Senate Democrats appear poised to swallow the House GOP’s $4 billion spending cut package to avert a government shutdown this week but are trying to figure out how to avoid getting squeezed again in two weeks.
“We don’t want to be in the same position on March 18,” a Senate Democratic aide said, referring to the expiration date of the proposed two-week continuing resolution.
Several Democratic Senators on Monday lamented the practical effects of not having a longer-term CR while they hash out fiscal 2011 spending.
“The question is not so much this CR, but how many. We are certainly hearing from the Department of Defense that they can’t operate every week or two weeks” with continued short-term measures, Sen. Debbie Stabenow (D-Mich.) said.
Sen. Barbara Mikulski (D-Md.) said she is pushing to have the two-week CR proposed by House Republicans extended to one month in order to give lawmakers more time to reach a longer-term deal.
“We cannot run government on monthly installments,” she said.
The GOP maneuver last week — crafting a relatively small package of cuts that targeted earmarks and programs President Barack Obama proposed eliminating in his budget blueprint — put Senate Democrats in an untenable position. They either have to reject the small package of cuts or risk taking the blame for shutting down the government.
Senate Democratic leaders have been warming to the House GOP’s bill while trying to preserve leverage for a longer-term deal.
“I think you’ll see an emerging sentiment that we’re not doing two-week CRs ad infinitum,” another Senate Democratic aide said. “We’re serious about cuts and getting spending and the deficit under control, but we’re not going to have those cuts dictated to us by House Republicans.”
Speaker John Boehner outlined a strategy of forcing through smaller packages of cuts.
“If they won’t eat the whole loaf at one time, we’ll make them eat it one slice at a time,” the Ohio Republican said Sunday during remarks at a National Religious Broadcasters convention in Nashville, Tenn.
The two-week bill uses a mixture of earmark cuts and the termination of existing programs — all of which have been endorsed either by Democrats or the White House — to reduce federal spending by $4 billion.
House GOP leaders were careful to include cuts with the backing of Democrats in order to force Senate Majority Leader Harry Reid (D-Nev.) to support the bill.
So far, that strategy appears to have been successful, and Senate Democrats, at least, have largely been open to the bill.
“We’ve … heard reports now and seen statements” by Reid, Senate Democratic Conference Vice Chairman Charles Schumer (N.Y.) and others “that they may be willing to entertain cuts. I think that’s really good news. We’ve even seen some indications that the Senate may be willing to accept our proposal,” House Majority Leader Eric Cantor said Monday.
Noting that Republicans have crafted their bill around Democratic proposals, the Virginia Republican argued, “We don’t see any reason in the world why the Senate won’t accept that.”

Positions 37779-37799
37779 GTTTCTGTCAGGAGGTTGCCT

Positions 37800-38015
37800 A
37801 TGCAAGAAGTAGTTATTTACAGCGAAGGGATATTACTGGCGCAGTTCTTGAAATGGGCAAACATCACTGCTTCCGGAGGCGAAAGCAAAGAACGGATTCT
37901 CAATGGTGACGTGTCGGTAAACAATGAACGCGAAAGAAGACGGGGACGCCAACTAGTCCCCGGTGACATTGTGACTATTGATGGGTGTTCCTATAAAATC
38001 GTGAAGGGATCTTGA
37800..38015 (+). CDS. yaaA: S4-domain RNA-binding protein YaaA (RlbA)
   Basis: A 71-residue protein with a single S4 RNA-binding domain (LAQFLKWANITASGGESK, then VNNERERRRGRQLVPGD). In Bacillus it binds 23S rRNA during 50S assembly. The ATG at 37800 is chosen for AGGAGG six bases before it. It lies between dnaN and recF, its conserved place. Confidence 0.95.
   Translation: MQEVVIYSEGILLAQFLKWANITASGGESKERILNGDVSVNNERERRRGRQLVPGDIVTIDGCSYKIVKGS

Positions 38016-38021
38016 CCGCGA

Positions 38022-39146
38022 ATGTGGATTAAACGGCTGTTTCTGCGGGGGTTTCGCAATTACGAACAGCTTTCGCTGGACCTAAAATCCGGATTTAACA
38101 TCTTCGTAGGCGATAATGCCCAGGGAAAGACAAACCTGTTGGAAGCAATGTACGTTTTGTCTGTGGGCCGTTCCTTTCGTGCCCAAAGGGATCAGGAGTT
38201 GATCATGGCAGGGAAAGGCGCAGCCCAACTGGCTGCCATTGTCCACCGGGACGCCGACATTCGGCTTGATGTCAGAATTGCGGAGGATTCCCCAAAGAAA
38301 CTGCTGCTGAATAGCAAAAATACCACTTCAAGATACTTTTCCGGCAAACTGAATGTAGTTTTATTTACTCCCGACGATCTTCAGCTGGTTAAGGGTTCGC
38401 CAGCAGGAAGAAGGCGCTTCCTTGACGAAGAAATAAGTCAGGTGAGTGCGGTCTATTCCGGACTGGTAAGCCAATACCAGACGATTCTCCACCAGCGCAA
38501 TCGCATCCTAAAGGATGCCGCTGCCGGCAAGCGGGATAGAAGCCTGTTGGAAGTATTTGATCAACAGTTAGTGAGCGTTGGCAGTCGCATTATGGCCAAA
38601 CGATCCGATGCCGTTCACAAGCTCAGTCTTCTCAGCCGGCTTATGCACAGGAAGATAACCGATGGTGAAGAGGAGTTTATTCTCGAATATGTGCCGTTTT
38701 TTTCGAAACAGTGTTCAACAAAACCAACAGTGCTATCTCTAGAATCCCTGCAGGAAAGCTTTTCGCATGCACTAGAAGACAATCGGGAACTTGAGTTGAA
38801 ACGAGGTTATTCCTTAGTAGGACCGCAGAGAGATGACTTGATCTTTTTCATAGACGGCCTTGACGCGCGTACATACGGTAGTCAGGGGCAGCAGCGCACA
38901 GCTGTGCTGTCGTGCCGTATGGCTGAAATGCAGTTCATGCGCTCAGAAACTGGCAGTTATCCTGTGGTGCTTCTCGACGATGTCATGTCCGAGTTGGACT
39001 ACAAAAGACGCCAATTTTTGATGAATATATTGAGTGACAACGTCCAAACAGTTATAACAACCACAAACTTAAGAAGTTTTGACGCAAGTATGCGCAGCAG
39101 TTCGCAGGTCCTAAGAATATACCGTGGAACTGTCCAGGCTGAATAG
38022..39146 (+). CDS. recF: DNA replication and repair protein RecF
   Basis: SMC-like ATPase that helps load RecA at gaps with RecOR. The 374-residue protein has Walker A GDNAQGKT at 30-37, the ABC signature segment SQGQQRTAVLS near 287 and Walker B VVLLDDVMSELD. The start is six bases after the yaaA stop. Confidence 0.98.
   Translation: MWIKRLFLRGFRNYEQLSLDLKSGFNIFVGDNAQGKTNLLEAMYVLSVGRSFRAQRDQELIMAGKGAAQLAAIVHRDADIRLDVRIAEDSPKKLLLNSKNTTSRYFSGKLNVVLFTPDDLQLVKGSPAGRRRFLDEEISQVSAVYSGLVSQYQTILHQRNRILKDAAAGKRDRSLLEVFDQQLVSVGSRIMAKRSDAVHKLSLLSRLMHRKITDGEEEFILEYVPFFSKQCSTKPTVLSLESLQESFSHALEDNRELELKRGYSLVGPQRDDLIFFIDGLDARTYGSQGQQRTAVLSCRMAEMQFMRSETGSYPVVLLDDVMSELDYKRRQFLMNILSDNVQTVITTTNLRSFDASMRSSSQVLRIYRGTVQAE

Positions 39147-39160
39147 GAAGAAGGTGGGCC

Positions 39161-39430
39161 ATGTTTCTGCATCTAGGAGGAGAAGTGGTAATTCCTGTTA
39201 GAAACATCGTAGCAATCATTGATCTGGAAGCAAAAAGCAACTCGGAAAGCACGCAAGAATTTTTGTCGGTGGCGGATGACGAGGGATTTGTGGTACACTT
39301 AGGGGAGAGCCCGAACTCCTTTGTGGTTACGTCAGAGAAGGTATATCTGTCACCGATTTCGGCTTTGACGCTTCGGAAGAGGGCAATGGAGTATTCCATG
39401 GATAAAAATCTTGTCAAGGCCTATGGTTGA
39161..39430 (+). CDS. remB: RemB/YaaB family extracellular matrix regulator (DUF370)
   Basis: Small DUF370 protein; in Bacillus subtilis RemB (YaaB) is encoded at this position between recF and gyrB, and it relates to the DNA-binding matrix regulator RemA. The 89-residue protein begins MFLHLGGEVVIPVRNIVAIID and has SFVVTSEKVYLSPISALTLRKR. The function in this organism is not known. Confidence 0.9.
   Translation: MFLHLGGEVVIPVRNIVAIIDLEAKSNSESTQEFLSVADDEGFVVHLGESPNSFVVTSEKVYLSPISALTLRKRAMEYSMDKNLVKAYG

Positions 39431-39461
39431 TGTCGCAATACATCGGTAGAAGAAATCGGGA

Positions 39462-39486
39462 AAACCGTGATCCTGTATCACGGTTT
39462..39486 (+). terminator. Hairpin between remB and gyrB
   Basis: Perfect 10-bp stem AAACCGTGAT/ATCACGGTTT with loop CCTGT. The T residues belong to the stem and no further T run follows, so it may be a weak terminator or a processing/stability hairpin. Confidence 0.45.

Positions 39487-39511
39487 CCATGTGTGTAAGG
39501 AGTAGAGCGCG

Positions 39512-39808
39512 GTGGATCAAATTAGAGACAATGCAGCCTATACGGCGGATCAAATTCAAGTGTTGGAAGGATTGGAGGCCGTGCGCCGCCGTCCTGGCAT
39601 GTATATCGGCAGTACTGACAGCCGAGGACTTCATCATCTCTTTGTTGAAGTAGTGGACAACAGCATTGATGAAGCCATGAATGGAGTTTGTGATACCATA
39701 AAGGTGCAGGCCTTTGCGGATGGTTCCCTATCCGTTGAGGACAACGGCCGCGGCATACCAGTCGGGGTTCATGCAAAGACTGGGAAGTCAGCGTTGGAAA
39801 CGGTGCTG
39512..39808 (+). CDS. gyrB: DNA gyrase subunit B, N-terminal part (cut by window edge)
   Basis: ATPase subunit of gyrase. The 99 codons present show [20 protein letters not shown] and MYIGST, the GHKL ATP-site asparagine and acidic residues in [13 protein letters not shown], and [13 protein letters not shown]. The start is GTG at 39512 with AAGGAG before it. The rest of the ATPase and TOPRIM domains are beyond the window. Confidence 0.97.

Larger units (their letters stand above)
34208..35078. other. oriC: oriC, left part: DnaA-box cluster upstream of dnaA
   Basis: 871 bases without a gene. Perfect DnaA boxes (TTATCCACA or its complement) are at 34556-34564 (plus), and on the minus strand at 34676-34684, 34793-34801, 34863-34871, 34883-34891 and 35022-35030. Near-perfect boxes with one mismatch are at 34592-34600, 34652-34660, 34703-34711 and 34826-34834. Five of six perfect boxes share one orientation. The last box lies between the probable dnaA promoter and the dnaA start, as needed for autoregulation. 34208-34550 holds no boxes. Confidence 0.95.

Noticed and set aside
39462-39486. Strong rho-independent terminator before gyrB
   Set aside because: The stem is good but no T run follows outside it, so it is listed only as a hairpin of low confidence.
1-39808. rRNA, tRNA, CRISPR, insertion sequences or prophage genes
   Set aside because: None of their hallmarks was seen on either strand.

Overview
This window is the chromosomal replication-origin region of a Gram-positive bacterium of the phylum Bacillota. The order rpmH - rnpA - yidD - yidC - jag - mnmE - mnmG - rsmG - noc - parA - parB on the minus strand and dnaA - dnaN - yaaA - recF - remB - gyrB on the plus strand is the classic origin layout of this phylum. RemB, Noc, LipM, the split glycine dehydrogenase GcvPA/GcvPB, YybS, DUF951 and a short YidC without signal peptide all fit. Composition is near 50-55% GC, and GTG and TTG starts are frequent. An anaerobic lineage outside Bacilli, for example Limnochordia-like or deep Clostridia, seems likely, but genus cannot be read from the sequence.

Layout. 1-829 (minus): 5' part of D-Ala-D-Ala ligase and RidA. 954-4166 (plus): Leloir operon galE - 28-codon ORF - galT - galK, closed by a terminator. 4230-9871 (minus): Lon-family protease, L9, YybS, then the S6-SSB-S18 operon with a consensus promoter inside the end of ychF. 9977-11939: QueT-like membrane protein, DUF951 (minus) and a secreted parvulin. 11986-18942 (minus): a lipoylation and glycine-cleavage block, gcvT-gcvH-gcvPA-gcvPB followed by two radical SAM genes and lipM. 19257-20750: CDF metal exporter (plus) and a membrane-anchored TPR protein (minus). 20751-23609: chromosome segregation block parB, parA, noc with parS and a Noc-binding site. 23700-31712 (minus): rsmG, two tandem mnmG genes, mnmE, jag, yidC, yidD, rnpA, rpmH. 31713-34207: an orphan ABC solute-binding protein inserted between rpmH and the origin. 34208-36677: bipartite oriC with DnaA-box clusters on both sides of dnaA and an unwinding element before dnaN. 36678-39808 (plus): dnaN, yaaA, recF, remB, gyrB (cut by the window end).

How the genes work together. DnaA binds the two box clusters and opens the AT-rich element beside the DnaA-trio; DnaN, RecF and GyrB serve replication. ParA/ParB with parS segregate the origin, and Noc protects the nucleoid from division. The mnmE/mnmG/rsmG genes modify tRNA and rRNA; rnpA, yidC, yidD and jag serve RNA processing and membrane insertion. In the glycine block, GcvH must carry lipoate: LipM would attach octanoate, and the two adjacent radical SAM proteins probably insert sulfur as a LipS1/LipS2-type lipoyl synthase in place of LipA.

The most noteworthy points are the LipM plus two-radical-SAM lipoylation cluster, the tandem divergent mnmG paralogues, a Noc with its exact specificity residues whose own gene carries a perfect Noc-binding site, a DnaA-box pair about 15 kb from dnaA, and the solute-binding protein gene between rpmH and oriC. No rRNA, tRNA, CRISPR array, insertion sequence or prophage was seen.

And Cantor dismissed the idea that Republicans would be content with pursuing a handful of multiweek CRs rather than a full six-month measure. “That certainly is not our intention.”
House GOP aides also said there was no intention of pursuing a series of short-term bills and said they hope Senate Democrats’ decision to back the bill will help box them in to coming to the table on a longer CR that makes significant cuts.
“They can’t exactly say, ‘Well we agreed to spending cuts last week but now we think it’s unreasonable,’” a senior House GOP leadership aide said.
The two-week bill doesn’t provide a clear endgame. If Democrats and Republicans can’t bridge their $61 billion gap, the GOP could just whack another slice in return for another two weeks — in effect forcing Democrats to pay a ransom in cuts to avoid a shutdown.
Senate Democrats have yet to decide when to unveil their own proposal for the full year, although Reid has said Appropriations Chairman Daniel Inouye (Hawaii) is writing one.
Senate Minority Leader Mitch McConnell (R-Ky.) said this week’s action gives Democrats “an opportunity to show they’ve gotten the message” on cutting spending.
Also on Monday, the White House signaled support for House Republicans’ two-week CR but warned Congress against making a habit of it.
“We are pleased that there seems to be some progress and that we are moving in the right direction,” White House Press Secretary Jay Carney said during a briefing. But “repeated cycles of debate on CRs” are not helpful, he added.
Democrats would like Obama to get more involved — the way President Bill Clinton was in the 1995 showdown with Speaker Newt Gingrich (R-Ga.).
For now, Hill aides in both parties said, the administration is playing next to no role in talks, other than being kept in the loop on developments by Reid.
Most House Democrats are expected to oppose the short-term deal even if Senate Democrats accept it, Republican and Democratic leadership aides said. Minority Leader Nancy Pelosi (Calif.) and Minority Whip Steny Hoyer (Md.) have done a good job of keeping their colleagues together in the first few weeks of the session, and no Democrats voted for the larger $61 billion package of cuts last month.
While Senate Democrats began showing cracks in their discipline immediately following the release of the two-week bill, House Democrats have mostly remained mum.
According to aides in both parties, it remains unclear whether any Democrats will break ranks and vote for the two-week measure, although Republicans said they hope to pick off a handful of Blue Dogs.
Jennifer Bendery contributed to this report.